Ingapirca is an Inca site consisting of walls of prepared, rectangular shaped stone that is located at an elevation of about 3165 meters in the cloud forest on the Continental Divide to the south of Saraguro. In the middle 60s we actually walked over parts of Ingapirca without being aware of its presence because most of the standing walls had been grown over by a thick cover of mosses and other vegetation.
The upper right photo shows a section of trail crossing over a wall.
Some of the walls of this structure were cleared out by some local people in
the late 1960s (photo left). While this action did provide additional information
on the site, it exposed it to further destruction by people who took stones
from the structure for their own purposes.
In the figure to the right we provide a PRESUMED plan of Ingapirca. This was derived by observing the few stones available to view and then poking a machette through a dense cover of mosses, lichens and other growth until we could hear the "clink" of metal against stone. All sections of the walls we could find in this manner fit the plan given. There may be much more (or a little less) to the structures than what is indicated in the plan. Finally, we should note that we found no clearly defined doorways or niches (which would have unequivocally identified [if in trapezoidal form] the ruins as being of Inka construction)--nor have we encountered sherds or other kinds of material remains at the site. We should note that Fresco (1983) presents a somewhat different plan of Ingapirca in which a main difference is that the structure to the lower right extends about four times further to the right than what we have shown (cited and depicted in Ogburn and Bravo 1995).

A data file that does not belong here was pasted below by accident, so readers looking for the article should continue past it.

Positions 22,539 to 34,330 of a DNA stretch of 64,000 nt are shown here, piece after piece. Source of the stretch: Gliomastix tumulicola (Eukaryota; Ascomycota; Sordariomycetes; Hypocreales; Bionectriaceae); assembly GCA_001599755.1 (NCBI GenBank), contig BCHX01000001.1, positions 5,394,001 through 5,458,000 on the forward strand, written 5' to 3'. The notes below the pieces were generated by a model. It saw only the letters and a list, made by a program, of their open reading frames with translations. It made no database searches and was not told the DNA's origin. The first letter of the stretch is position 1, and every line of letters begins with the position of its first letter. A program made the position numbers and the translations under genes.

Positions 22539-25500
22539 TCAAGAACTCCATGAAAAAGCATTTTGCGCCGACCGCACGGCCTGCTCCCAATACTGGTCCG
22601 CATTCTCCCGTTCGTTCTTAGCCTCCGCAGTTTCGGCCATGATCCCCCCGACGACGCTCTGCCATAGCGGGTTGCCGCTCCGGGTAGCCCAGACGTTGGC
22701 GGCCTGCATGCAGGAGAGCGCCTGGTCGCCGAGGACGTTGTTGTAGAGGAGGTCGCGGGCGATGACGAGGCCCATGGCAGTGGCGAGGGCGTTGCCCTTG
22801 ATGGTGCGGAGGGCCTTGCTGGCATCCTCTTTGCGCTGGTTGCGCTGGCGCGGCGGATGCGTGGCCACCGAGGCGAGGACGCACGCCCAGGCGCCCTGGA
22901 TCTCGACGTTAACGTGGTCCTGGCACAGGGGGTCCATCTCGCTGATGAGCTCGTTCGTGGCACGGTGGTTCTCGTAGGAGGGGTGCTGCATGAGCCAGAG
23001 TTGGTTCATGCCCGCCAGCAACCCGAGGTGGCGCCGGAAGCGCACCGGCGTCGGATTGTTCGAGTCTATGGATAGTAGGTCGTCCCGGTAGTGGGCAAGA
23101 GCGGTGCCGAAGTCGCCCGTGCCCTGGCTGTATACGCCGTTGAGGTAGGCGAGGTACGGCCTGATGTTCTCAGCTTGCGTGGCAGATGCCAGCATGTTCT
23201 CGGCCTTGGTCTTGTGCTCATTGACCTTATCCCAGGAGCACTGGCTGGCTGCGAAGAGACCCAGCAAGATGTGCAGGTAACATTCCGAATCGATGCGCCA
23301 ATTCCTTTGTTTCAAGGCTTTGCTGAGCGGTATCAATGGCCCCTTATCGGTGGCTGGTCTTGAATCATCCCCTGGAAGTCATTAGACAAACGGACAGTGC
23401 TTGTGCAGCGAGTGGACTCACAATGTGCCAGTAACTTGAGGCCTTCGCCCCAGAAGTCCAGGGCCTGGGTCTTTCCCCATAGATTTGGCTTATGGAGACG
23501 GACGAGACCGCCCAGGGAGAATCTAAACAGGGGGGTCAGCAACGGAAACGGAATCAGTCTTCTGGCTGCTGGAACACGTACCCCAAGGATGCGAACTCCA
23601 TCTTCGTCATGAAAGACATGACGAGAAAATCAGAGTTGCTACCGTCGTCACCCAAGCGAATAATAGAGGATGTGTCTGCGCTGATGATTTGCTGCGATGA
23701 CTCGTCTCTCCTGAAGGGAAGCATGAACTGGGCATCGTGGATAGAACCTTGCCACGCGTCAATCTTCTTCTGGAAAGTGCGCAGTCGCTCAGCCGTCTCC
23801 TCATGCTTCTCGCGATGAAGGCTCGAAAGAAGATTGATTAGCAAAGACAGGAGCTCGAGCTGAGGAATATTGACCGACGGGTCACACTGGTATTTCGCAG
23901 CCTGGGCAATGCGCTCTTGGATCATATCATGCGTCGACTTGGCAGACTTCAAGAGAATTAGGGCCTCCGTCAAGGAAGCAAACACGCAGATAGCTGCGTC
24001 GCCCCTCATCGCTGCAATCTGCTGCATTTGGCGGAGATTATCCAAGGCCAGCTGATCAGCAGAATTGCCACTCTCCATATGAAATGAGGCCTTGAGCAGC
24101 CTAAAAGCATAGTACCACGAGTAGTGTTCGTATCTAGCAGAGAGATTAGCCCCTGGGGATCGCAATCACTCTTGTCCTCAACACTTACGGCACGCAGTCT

Note: This "Ingapirca" should not be confused with the better known and much better preserved site with the same name in the province of Cañar, to the north.
Tambo Blanco / Cuidadela (Cd) is located at an elevation of around 2500 meters, several kilometers to the east of San Lucas, in an area which has been cleared of forest and is mainly used for pasture and a limited amount of crops. The remains of walls are now largely crumbled mounds covered with vegetation and earth which, nevertheless, reveal the basic outline of what once was there. Max Uhle, who visited Tambo Blanco / Ciudadela in the early 1900s (Uhle 1923) claimed that a couple of decades previous to his visit it had served as a quarry (a common fate of Inca structures all over the Andes) for the construction of a church in San Lucas.